Use of Knot Spells, Facial Ointments, and Amulets

A very popular ancient magical spell practice in the Near Eastern region was the tying of knots, which was aimed at inhibiting a husband’s anger. This was related to another type of magic spell of Neo-Assyrian tradition which often involved the use of knotted or beaded cords to enhance one’s attractiveness in the eyes of a superior.

Two other forms of spells, special rings and facial ointments, were also present in the Greek magical tradition and used for similar purposes. Evidence indicates that both the Greeks and Assyrians used magical rings to increase their personal charisma, especially in the eyes of their kings and masters.

Plato's Symposium, depiction by Anselm Feuerbach.

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According to Dr. Faraone, Greek recipes found in a 4th-century AD magical handbook present examples of stones been worn for magical purposes: if a man wears a dendrites stone, “he will be loved (egapemenos) and well heeded by all gods and mortals and he will be successful in whatever he wants”; or if a man wears a sapphire engraved with Aphrodite, “he will be charming, famous, and victorious in every lawsuit.” Another late Greek magical recipe claims that when aerizon, a special kind of jasper, is set in a small gold ring, it is “especially effective before kings and leaders,” a belief that seems to have been known to Pliny the Elder more than three centuries earlier.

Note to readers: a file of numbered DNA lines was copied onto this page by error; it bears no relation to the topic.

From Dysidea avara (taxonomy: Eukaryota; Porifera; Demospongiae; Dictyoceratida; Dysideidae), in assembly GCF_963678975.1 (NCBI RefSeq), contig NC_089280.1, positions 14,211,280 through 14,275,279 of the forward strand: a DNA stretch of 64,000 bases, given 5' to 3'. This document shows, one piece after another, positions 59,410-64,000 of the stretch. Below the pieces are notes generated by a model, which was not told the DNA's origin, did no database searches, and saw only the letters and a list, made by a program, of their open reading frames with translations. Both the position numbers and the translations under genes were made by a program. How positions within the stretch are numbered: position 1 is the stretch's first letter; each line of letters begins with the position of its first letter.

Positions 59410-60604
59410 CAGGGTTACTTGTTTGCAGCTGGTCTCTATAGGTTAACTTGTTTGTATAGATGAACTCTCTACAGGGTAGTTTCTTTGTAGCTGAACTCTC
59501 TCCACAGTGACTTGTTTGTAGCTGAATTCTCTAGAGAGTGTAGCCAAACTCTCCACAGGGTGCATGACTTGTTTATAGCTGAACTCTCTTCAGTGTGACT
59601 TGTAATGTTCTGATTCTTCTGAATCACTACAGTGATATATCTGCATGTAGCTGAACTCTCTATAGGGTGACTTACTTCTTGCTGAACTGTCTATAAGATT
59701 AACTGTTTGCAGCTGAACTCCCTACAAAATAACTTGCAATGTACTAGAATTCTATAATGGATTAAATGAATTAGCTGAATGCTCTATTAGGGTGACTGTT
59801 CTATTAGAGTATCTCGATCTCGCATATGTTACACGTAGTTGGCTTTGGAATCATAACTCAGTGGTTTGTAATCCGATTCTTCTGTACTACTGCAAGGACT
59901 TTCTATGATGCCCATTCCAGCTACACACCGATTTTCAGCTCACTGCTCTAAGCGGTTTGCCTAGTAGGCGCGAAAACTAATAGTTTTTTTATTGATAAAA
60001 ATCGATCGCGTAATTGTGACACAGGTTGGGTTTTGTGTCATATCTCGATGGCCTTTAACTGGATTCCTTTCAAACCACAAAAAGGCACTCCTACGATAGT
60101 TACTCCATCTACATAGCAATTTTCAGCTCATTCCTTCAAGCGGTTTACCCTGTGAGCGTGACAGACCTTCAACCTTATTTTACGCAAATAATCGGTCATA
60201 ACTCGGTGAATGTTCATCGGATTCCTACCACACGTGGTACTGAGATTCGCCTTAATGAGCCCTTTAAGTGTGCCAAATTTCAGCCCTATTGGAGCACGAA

In ancient Greek culture, women seemed to use amulets, facial ointments, and potions for very similar goals: to increase the affection, or to lessen the anger, of a husband or a male authority. These philia charms were aimed at emotional and endocrinal responses in their male targets. That was different from the agoge spells and “apple spells,” which were designed to provoke madness and lust in the female victims.

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Aiding a Larger Group

The philia amulets were often made to increasing a person’s charm to all men and women, and love potions were apparently designed to change the victim’s mood, friendliness, and affection towards all who come in contact with him or her. Different effects could be achieved in order to benefit a larger group of people. For example, if a wife successfully performed philia magic on her angry husband, she was also performing a service for the whole family and perhaps even the whole neighborhood, as Dr. Faraone explained.

Painting from the lower Rhine, 1470–80, showing love magic.

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The biggest differences between eros magic and philia magic probably arise from their very different origins: eros magic, in the arts of cursing - where the precise identity of the target is crucial; and philia magic, in the arts of healing and protection - where the intention of the magic spell was to have as much of a diffuse effect as possible. Eros magic was usually performed from afar and focused strongly on the name of a single victim, while the desired effect of philia magic seemed strangely diffused.